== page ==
Imagine driving through the hills and forests of Galilee, rocky hillsides to your right and left, in the last light of the day, the last hours before the Sabbath. You take a turn that is barely identifiable as anything, but you have been warned, so you are keeping your eyes peeled for the three small brown signs written in Hebrew. The road is no longer paved.

You wind down through olive trees and end up parked outside a small fenced in garden. You walk through vine rows and end up at a small, one room house, where a jovial family greets you, the hippie father wearing his kippah, various children milling around, the wife giving you a hug and a kiss. The family with ten children live in this one room stone house, where there is no furniture, and there is plastic sheeting covering the windows. Today it is very warm, so the stove is not going.

The candles have already been lit, the sun has set and now no fire will be made until sundown on the following day. No electricity is used on Shabbat. You are waiting for some more friends to arrive so that you can begin the Shabbat celebration. Four of the children arrive, having walked from synagogue.

The father begins to welcome in the day of rest, the day mandated for Israel in the Bible, and he begins with sung prayers. He squats in the light of one of the candles with his book open. His voice rises and falls as the candles flicker against the walls. Everyone around the room sits on the floor and lets the Hebrew prayers wash over them, occasionally joining in. The kids rest on the laps of their mother or sisters and brothers.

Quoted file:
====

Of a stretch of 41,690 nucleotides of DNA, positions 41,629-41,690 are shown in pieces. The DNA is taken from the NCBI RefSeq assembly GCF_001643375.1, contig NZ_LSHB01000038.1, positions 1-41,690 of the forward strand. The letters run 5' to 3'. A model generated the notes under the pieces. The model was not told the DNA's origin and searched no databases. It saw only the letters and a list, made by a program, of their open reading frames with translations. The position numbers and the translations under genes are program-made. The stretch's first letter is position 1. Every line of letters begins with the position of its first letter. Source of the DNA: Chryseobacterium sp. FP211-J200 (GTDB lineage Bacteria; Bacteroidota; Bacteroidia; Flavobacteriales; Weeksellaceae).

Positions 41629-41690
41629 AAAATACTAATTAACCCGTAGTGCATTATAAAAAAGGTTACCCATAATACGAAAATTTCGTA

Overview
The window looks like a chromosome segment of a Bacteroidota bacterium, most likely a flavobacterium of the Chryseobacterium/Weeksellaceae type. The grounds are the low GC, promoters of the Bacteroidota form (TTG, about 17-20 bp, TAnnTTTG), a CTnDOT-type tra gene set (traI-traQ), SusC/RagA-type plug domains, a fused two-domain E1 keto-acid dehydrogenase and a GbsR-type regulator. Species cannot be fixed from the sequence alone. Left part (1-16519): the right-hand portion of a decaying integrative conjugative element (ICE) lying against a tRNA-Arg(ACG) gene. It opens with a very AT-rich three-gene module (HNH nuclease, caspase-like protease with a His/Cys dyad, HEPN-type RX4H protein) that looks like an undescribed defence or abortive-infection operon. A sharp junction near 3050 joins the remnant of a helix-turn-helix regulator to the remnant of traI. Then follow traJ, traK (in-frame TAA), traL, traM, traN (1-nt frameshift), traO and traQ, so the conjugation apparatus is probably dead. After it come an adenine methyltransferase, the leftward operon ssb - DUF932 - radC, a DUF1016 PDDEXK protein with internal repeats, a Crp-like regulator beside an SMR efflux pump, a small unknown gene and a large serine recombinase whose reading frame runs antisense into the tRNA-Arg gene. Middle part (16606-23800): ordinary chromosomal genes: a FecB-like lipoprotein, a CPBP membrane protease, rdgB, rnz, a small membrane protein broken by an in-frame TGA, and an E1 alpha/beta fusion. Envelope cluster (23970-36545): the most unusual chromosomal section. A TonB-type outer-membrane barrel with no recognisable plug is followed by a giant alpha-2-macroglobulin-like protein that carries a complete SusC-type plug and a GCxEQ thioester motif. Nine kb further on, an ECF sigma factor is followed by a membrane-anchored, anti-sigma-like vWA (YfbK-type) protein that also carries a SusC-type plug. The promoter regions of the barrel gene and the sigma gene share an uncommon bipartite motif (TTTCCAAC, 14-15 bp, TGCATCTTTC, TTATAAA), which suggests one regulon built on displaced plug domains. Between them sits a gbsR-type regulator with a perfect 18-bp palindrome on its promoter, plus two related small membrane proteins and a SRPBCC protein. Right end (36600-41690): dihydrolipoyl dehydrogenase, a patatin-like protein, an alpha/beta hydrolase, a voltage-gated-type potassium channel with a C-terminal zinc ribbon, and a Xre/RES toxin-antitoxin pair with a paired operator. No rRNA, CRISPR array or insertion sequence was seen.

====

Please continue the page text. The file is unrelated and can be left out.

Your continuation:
The wine is passed around, and the father lays his hand on each of his children's heads, blessing them. Then the bread is dipped in salt and broken off. The teenage son rushes to pick up pieces of bread and pass them to people around the room. The song becomes joyful and light, with clapping. You are welcoming the Shabbat as the groom welcomes the bride.

Now the food is set out. Everyone fills their plates with food and eats. After you are almost full, you are informed that more is coming, a Yemeni traditional Shabbos food, a baked dense pastry bread which is dipped in tomato sauce and then spicy sauce. Everyone becomes full, and you drink tea as your children fall asleep on your lap and on the cushions on the floor. The teenage son reclines on his father as you sit and talk about beautiful things, about scripture, about the ancient Jewish tradition, about the Messiah.

The family switches back and forth from English to Hebrew- Hebrew when they need to communicate a thought very quickly to each other.

Before the night is over, more children are sleeping on whatever they can find. You pray together in Hebrew and English, your small son is now curled up against the back of the teenage boy, who has also fallen asleep. Everyone picks up one of your children, and you make your way through the dark, through the vineyards, under the stars to the olive trees where your rental car is parked. The sound of it starting is loud and strange, and you drive out through the night on very quiet streets, around the Sea of Galilee to your temporary home, the car heavy with sleep.